As with all things that happen around the Toronto Maple Leafs, this will be exaggerated and distorted.
Some will say it shows the influence of Brendan Shanahan, or even Kyle Dubas, who is quickly being elevated to the status of the most influential assistant GM in the hockey world before his 30th birthday and before he’s spent a single season in pro hockey. Those who believe in analytics above all else are riding high right now, and Dubas, by all accounts a promising hockey man, is their champion.
But the decision to put enforcers Colton Orr and Frazer McLaren on waivers today shouldn’t be minimized, either. Put bluntly, it never would have happened two years ago when Brian Burke was in charge, and it didn’t happen last year when Dave Nonis was running the show.
The thinking has clearly changed around the Air Canada Centre, and those who have always (mistakenly) thought of Nonis as nothing more than a Burke clone will naturally attribute this change to the new people in the organization.
Fair enough. It doesn’t necessarily matter. What matters is that the belief that muscle and intimidation are critical elements in building a successful hockey club--whether it’s to protect your own stars or keep the other side “honest,”--clearly is no longer a guiding principle with this team.
It should be noted that this has as much to do with McLaren and Orr and their weaknesses as hockey players as it does with a new approach by Leafs management. If either player could take a regular shift and score between five and 10 goals a season, they’d likely still be on the roster.
In other words, the Leafs might still like to use an enforcer, but one capable of doing other things as well. If they could lay their hands on Wayne Simmonds, they would. And remember: David Clarkson was tied for the team lead in fights last season with nine majors, and he’s still on the roster.
Toronto led the NHL in fights the past two years, and has only three playoff wins and two ugly collapses--one in Game 7 of the 2013 playoffs, one in the final month of the 2013-14 season--to show for it. Leafs head coach Randy Carlyle clearly wanted at least one enforcer on his roster at all times, and unless he’s changed his views on the use of muscle in the game, today’s moves suggest that just like the appointment of two new assistant coaches this summer, his views have been overruled.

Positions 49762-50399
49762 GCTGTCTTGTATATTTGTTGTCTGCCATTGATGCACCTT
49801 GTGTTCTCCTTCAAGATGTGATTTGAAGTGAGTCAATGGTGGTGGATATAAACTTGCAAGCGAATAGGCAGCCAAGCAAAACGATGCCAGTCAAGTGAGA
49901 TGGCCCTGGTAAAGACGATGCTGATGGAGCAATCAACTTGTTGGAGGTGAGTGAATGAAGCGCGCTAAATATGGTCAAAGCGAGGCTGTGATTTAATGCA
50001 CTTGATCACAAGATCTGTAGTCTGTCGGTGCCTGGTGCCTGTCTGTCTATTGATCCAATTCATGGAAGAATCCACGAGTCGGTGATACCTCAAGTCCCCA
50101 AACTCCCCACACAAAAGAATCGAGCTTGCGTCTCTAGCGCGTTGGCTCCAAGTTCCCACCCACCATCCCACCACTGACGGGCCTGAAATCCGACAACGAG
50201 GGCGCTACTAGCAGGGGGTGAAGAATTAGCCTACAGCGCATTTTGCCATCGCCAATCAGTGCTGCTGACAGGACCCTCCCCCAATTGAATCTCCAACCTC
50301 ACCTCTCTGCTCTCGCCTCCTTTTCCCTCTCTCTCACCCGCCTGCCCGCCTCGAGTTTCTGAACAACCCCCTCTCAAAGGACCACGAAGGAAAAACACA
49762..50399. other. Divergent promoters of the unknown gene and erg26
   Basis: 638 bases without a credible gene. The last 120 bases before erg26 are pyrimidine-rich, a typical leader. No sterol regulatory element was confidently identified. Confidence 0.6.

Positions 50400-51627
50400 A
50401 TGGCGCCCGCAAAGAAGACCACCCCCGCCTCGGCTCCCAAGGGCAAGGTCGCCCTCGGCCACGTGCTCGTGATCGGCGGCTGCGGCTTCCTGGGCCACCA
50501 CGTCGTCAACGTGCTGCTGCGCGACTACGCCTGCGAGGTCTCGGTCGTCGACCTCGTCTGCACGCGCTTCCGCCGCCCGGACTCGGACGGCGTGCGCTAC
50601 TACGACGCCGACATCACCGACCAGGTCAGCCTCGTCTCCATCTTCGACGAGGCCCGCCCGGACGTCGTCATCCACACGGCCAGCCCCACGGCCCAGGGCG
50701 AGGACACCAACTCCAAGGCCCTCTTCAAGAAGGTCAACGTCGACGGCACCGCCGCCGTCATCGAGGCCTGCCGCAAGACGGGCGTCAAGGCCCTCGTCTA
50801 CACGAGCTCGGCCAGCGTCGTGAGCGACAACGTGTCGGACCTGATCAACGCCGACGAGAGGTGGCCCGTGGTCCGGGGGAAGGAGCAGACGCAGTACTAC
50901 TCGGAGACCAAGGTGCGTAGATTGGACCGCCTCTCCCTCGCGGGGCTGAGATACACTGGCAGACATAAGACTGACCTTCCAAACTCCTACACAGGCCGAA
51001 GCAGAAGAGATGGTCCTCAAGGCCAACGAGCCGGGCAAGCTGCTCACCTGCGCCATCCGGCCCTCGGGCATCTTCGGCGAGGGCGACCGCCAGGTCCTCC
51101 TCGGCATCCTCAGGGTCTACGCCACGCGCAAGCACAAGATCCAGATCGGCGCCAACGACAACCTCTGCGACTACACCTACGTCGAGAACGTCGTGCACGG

Without Orr and McLaren--and if unclaimed on waivers, one or both could reappear later this season--the Leafs still have players willing to engage if necessary. But just among Orr, McLaren, Mark Fraser and Mike Brown two seasons ago there were 39 fights in a shortened 48-game season, so obviously there’s a new course being charted here.
Keeping tiny Brandon Kozun and moving Orr and McLaren sends a pretty powerful message as to the type of hockey club the Leafs want to develop. Even keeping former first-round pick Stuart Percy on the back end, a finesse rearguard with an excellent first pass but a decidedly non-physical approach, tells you something about the way this regime is now thinking.
Tough guys, from Tiger Williams to Ken Baumgartner to Tie Domi, have always been remarkably popular in Toronto hockey circles, and all three played on teams that made it to the NHL’s Final Four.
But this is 2014. The Kings and Rangers made it to last spring’s Stanley Cup final without either team employing a recognized heavyweight, and both were in the bottom third of the league for most fights. There’s little hard evidence to suggest carrying a designated “policeman” makes a positive difference anymore, and even less to support the long-held belief that fights change the course of individual games.
Burke brought the “truculence” philosophy to Toronto when he arrived in late November 2008, and now that he's in Calgary, the Flames spent on muscle this summer. So there are still plenty of people in the game who believe it matters, and matters a lot.
I’ve long contended fighting should be banned, or at least fighters should be removed from the game after they fight. There’s no suggestion the NHL is heading in that direction.
But there sure is reason to believe the role of the pure enforcer is dying. The Leafs, at least, are no longer a team that thinks it can win with fists.